judy was kind enough to ask, so i thought i'd try to answer her here. the simple answer is that sarah is a character in my newest novel. my agent liked her so much she wanted me to add some chapters in her point of view, among a few other tweaks. but while i breezed through all the others, i've slammed hard into a wall around these new chapters of sarah.
maybe if i write about her here, i'll be able to write her chapters. i'm not sure if the difficulty i've experienced is simply all the distractions since thanksgiving, or if its partially the result of having to go backwards (ala silver's lure) yet again, and that's just too painful to do.
i suspect its some of both.
i also suspect its the character herself, sarah... who flits like a breeze around in my skull, tempting as a tease, promising so much and delivering on nothing.
My name is Sarah Woodwright. It's not the name I really use - not the name my mother called me, but it's the one you know me by in the story. My father left my mother when I was 3, and I didn't meet him again until I was nearly 26. For the first 23 years of my life, I thought he was dead. It wasn't until my mother died that I learned I still had a living parent. I didn't look for him until a book fell off a shelf and hit me on the head in the library where I work. It happened to be written by him, and it happened to be dedicated to my mother. That's when things started to get weirder than they already were.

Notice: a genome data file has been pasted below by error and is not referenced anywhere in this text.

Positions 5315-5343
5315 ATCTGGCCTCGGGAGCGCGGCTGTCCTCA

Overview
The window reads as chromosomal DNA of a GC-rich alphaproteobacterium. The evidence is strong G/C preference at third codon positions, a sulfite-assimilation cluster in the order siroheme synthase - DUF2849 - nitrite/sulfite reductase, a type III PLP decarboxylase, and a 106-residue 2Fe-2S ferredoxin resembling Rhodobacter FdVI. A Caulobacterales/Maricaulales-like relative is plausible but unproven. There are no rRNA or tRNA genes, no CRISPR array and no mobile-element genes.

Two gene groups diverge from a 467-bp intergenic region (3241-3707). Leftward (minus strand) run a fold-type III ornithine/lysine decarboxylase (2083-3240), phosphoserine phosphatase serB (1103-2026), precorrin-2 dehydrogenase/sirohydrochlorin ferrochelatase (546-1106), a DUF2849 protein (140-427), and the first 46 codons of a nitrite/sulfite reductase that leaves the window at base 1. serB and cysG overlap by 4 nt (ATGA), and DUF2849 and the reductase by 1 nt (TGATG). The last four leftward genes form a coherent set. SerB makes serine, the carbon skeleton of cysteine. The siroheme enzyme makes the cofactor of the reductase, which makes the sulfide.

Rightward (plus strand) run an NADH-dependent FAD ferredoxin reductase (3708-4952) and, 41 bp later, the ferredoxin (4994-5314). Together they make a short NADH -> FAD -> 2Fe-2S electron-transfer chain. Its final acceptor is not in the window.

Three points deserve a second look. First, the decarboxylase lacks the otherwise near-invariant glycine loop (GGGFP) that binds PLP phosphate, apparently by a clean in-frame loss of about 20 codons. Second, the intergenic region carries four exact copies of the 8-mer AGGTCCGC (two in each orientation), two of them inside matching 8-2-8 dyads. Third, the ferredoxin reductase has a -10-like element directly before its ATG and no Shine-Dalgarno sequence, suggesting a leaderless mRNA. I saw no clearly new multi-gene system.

All my life I've been different. I realized at a very young age I was a trial to my mother, though I didn't understand why until one snowy afternoon when I was five or six. We were driving home through an early winter snowstorm, my mother, white-knuckled over the steering wheel, me uncomfortable in my snow suit. As we slid to an uneasy stop at the corner where the playground was, I asked my mother who all the children were who were playing outside without coats. At first too distracted by the weather, my mother became quite angry when I insisted I saw children, my age running with gleeful abandon all over the equipment.
Then her face got white, her lips turned gray. Her eyes got very big, and she looked at me wiht something like horror. I thought she was going to say something, to berate me, but she snapped her mouth shut. We skidded through the intersection and when I looked back, I could still see the children, racing merrily in the snow.
It wasn't until I was eight or nine someone told me the story of how a bus full of school kids had crashed into a playground full of children one sunny afternoon in 1959.
and furthermore, the war must end. blessed be!